Once I received this advice: “If you are down to your last two coins, spend one for bread, another for hyacinths.” Beauty and sustenance, both necessities. But in hard times how can you bring those hyacinths into your life?
Flower-arranging is a venerable art, but some of us must make due with flowers plucked from the roadside or gathered from Korean markets rather than the bountiful harvests of our own gardens or the rich offerings of Fifth Avenue Florists.
Here are some tips to make sub-par material pop.
Heat and light are the deadliest enemy of cut flowers. Remember, as wonderful as they look, they are no longer growing so the rules reverse. When you cut flowers from your garden or pluck a bouquet that has been sitting outside at the Korean Market, you are working with material that is dry and heat stressed.
Begin with a sharp knife, not scissors. Re-cut your flower’s stems with a fresh, slanted surface that exposes the maximum surface area to receive water. Strip the bottom few inches of the stem so that they do not sit in water and rot.
Prepare a vase with cold water to which a drop or two of chlorine bleach has been added. The bleach will prevent the growth of microorganisms that foul water or seal the newly-cut stems. After arranging the flowers in your favorite container, move it into the coldest place you can find. A refrigerator is not out of the question. Otherwise, try for a cold area of your home such as a screened-in porch or North exposure of your window. Cut bouquets will last longest in the spring or fall.
If you buy roses, beware of “bullets.” These are tightly wrapped flowers that die without ever opening. Instead, look for roses that have just begun to open.
By the same token, avoid flowers that are fully-open, regardless of what you are buying, because they are late in their life cycle and have been exposed to excessive heat.
Don’t believe that a bouquet consists solely of flowers. Add cut asparagus fern, twigs, pussy-willows, leaves, berries or other found items to fill out your bouquet.
Consider a small vase with one dramatic flower. Perhaps a rose with a spray of asparagus fern or a spike of orchids.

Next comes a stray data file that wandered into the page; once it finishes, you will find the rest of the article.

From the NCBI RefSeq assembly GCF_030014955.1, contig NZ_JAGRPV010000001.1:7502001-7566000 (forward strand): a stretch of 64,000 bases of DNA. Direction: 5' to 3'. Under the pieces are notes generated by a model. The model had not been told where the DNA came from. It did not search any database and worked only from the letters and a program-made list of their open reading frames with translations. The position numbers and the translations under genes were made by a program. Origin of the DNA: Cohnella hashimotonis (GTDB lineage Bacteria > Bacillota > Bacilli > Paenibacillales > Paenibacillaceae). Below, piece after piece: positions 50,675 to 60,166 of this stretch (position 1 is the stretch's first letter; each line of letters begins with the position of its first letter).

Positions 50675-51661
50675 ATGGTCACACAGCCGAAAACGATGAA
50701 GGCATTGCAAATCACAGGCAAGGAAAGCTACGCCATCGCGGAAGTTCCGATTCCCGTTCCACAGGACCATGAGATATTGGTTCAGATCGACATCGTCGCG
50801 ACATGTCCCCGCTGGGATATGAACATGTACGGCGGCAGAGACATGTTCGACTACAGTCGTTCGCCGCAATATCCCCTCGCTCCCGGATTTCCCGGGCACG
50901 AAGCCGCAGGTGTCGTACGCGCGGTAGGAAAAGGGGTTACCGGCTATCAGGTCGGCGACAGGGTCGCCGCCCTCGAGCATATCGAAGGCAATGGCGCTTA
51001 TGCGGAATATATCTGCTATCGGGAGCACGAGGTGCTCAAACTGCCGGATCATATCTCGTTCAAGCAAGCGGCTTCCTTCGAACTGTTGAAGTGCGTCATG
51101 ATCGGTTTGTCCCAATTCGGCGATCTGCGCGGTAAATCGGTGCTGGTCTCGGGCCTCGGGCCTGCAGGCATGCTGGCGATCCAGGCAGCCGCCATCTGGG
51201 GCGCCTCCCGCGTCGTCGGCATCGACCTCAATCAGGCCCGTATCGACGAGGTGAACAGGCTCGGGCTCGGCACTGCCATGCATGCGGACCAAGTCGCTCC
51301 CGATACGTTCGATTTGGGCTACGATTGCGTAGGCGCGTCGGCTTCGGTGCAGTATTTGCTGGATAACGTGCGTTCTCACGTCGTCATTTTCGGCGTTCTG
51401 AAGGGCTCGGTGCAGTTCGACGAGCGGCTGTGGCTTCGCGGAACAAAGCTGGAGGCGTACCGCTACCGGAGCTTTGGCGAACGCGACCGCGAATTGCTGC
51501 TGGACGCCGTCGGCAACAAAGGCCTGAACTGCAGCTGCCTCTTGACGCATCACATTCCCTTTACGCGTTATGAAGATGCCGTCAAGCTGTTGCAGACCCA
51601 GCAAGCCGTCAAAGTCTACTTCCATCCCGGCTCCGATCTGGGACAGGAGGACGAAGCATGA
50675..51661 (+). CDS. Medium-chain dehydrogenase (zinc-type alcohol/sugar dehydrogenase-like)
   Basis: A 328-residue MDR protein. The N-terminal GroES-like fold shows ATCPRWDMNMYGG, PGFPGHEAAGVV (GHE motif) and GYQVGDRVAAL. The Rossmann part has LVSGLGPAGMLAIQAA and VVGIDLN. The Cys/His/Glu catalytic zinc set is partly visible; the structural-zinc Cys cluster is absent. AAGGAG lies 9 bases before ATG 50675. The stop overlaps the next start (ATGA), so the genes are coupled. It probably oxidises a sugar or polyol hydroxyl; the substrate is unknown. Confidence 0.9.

Try re-purposing other containers besides standard vases. Bowls, tumblers, watering cans and many others will work. Proportion is key, not the original use for the container. So long as the height of the flowers is coordinated with the height of the container, you will get a nice look.
When not enjoying the flowers relocate the arrangement to a colder area. Temperatures as cold as the low 40ºs Fahrenheit work well. Change water daily if possible, adding cold water to the very top of the arrangement, just below the level where leaves or flowers touch. Floral arrangements are thirsty for fresh water and the fresh air. Water is literally the fountain of youth. Be sure to re-cut the stems too so that they do not seal or become blocked with bacterial gook. Clogged pipes don’t carry water. Add a drop of bleach each time too.
After flowers drop, many can be made into an arrangement one last time. Take a shallow bowl filled with water and float the fallen flowers in water. This looks great with orchids, peonies and many others.
Expensive floral arrangements can often be allowed to dry naturally when their life as fresh flowers is over and kept without water in a vase at your desk at work for months. Just remove the ugly or flyblown flowers and rearrange in a smaller container.
The same principal can be used when expensive office flowers are to be trashed. With approval, presentable flowers can be salvaged and re-arranged in a smaller vase with some twigs, leaves or berries.
Make space for flowers in your heart and in your home. Beauty feeds the soul in difficult times.